The Best Tips And Tricks For IOS 16 Features And The New IOS 16.4

The Best Tips And Tricks For IOS 16 Features And The New IOS 16.4

On March 27, Apple released iOS 16.4. Usually these frequent releases are not exciting, they include bug fixes and security vulnerabilities. But this time, Apple has upped the game by releasing 21 new emojis (❤️❤️!), improving the sound quality of mobile voice calls, and adding some quality of life improvements.

We take the release of a new version of iOS as a good opportunity to look back on the last six months of iOS, because there are a lot of unknown features that you don't use that we think could be useful. . For power plants and ordinary users. Oh, and there's also the new Classical Music app that arrived with the update.

So let's take a look at the best iOS 16 tips and tricks, including everything new in 16.4.

First, let's break out what's new. These include Apple Music Classic, emoji, voice protection for phone calls, new notifications for web apps, new features for Apple Podcasts, better duplicate detection in photos, and improved collision detection in photo. iPhone 14 range.

With version 16.4, Apple introduced Apple Music Classical, designed to feature classic libraries, curated playlists, and editors' picks for the specific needs of classical music fans. With over 5 million classic songs, the classical music interface requires unique sorting and organizing features. For example, Apple has over 797 copies of Beethoven's 5th Piano Concerto, and you can search by conductor, orchestra, or even versions. Because there are many changes in the title, proper labeling and maintenance are necessary.

But there are certain limits. Siri, Apple's voice assistant, only works with the original Apple Music app and cannot extract tracks from the classic app. Also, Apple Music Classical is not yet compatible with iPad or Mac devices, and you cannot download songs directly from the app. Of course, you can work around this problem by creating a playlist in Apple Music Classical and then uploading the playlist to the main Apple Music app, but go for it.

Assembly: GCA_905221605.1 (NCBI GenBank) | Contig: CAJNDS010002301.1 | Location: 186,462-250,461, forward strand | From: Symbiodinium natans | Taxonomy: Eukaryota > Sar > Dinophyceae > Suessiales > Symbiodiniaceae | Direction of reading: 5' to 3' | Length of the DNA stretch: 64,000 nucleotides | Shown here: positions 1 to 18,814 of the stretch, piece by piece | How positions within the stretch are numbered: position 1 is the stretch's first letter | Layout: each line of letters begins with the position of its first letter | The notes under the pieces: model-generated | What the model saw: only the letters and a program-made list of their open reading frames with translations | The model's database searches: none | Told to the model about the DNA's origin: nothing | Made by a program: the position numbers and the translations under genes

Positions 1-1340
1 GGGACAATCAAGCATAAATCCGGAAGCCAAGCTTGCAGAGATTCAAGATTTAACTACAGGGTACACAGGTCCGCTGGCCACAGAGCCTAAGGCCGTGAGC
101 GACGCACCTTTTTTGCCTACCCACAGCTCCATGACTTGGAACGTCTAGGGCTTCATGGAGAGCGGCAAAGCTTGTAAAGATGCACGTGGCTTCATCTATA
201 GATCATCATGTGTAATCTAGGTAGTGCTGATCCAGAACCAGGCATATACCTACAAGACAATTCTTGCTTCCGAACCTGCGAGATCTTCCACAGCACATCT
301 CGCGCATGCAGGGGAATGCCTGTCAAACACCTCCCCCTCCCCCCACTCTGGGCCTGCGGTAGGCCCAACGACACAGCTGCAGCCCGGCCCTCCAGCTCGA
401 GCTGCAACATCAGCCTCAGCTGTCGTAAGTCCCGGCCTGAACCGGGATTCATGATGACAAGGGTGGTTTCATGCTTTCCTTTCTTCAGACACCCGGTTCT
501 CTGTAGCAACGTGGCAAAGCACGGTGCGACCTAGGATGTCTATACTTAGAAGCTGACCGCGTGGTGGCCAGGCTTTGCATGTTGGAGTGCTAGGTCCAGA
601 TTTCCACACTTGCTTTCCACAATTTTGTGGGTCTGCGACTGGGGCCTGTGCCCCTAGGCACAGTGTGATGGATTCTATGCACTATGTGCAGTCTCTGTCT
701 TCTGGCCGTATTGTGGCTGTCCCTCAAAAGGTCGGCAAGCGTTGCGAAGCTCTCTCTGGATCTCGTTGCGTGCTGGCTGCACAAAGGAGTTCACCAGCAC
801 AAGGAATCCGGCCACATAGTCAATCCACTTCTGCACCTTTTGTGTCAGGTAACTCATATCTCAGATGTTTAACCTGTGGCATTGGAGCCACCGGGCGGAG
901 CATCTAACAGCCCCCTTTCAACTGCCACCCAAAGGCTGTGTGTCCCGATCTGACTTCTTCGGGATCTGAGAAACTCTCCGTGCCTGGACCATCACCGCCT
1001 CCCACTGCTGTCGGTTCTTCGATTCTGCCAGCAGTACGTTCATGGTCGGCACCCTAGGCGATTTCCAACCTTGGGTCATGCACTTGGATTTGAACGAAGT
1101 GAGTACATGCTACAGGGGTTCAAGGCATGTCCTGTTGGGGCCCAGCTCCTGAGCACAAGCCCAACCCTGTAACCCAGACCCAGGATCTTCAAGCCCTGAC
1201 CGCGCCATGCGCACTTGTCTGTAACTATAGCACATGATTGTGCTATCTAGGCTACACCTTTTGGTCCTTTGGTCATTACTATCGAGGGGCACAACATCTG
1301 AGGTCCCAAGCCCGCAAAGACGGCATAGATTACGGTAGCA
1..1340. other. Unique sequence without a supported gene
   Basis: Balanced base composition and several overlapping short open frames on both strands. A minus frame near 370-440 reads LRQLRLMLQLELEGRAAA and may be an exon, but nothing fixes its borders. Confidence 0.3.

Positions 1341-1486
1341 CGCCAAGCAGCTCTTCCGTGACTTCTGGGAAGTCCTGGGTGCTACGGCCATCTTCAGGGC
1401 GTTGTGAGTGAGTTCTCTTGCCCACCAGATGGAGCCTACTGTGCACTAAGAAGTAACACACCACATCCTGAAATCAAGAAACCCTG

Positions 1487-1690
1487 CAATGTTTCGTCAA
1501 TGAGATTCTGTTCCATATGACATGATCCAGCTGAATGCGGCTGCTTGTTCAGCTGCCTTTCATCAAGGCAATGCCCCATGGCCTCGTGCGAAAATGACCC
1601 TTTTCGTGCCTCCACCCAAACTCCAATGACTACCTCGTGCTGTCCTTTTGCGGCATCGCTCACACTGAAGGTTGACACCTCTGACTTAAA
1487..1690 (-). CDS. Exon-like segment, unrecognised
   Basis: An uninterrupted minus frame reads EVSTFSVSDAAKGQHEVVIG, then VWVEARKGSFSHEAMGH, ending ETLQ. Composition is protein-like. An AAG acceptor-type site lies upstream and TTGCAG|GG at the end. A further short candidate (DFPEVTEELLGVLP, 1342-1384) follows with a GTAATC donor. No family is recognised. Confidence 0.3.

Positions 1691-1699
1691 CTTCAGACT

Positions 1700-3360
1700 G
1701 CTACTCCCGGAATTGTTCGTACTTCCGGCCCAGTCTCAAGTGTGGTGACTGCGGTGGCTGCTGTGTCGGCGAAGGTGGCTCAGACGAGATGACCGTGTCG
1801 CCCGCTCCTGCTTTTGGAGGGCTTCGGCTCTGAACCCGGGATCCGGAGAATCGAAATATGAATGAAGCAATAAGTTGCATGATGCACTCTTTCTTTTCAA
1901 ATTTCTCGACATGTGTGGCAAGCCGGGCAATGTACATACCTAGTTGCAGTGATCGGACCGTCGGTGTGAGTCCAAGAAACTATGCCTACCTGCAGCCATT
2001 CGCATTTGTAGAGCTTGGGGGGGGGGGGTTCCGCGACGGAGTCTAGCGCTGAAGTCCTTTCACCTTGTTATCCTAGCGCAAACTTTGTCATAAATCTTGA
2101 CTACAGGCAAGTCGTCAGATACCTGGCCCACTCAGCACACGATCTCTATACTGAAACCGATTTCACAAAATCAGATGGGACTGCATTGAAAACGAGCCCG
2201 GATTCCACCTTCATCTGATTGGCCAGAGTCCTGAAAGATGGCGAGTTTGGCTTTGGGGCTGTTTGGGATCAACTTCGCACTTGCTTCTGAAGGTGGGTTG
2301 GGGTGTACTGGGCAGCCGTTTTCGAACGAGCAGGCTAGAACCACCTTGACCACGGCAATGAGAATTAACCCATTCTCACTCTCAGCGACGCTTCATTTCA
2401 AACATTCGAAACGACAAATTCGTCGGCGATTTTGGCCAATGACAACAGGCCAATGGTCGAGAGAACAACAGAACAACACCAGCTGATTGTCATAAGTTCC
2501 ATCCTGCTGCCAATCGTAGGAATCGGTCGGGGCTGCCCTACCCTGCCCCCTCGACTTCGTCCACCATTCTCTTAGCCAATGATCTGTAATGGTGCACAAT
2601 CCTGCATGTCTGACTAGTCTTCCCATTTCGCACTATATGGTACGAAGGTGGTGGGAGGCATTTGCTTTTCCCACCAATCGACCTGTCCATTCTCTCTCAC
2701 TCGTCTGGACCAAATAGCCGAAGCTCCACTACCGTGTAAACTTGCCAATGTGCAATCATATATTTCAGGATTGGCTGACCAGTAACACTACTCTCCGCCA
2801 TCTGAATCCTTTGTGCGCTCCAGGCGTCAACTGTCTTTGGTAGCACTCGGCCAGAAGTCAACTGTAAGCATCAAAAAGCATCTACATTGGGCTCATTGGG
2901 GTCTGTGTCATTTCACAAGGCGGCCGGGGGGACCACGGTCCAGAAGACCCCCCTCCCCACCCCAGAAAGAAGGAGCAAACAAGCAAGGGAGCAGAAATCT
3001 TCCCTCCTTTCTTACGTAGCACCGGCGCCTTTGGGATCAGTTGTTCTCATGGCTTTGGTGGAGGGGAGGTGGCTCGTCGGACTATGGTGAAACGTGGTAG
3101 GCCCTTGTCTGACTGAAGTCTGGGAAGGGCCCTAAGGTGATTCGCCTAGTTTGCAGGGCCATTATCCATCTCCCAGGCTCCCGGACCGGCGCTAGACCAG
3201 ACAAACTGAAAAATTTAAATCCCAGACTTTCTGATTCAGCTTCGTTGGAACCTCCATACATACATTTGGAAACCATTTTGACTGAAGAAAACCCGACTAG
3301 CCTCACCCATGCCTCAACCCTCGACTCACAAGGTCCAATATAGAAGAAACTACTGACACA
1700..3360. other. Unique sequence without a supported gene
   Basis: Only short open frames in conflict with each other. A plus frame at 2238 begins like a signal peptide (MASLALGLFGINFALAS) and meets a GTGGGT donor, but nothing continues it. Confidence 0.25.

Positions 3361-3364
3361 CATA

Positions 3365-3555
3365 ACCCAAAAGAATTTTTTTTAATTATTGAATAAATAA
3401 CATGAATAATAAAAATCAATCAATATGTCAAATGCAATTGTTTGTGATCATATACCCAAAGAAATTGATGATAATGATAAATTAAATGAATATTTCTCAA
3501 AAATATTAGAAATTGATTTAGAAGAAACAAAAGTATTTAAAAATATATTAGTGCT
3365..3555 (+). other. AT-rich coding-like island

For all you emoji users, Apple introduced a new set of emojis in iOS 16.4, including a shaking face, new colored hearts, hands swiping left and right (hey, five!), and six. New animal and pet related emojis including blackbird, donkey, moose, goose, wings and jellyfish. Also on the menu, two new food emojis (peas and ginger). Other new emojis include a folding fan, a headband, a flute, a maraca, a wave symbol, a hyena symbol, and a kanda representing Sikhism. A total of 21 new emojis have been added, but if you count the different skin tones for the pushing hands emoji, the total number of new emojis is 31.

Since the early days of the iPhone, you've been able to put a website on your home screen. But with version 16.4, these sites can finally send notifications like regular apps and place notification badges on home screen icons. This means that if for some reason you access the Gmail mobile site as a web app on your phone, it will notify you when you receive a new email. Developers need to add this feature to their websites, so we should start seeing more of this feature in the coming weeks.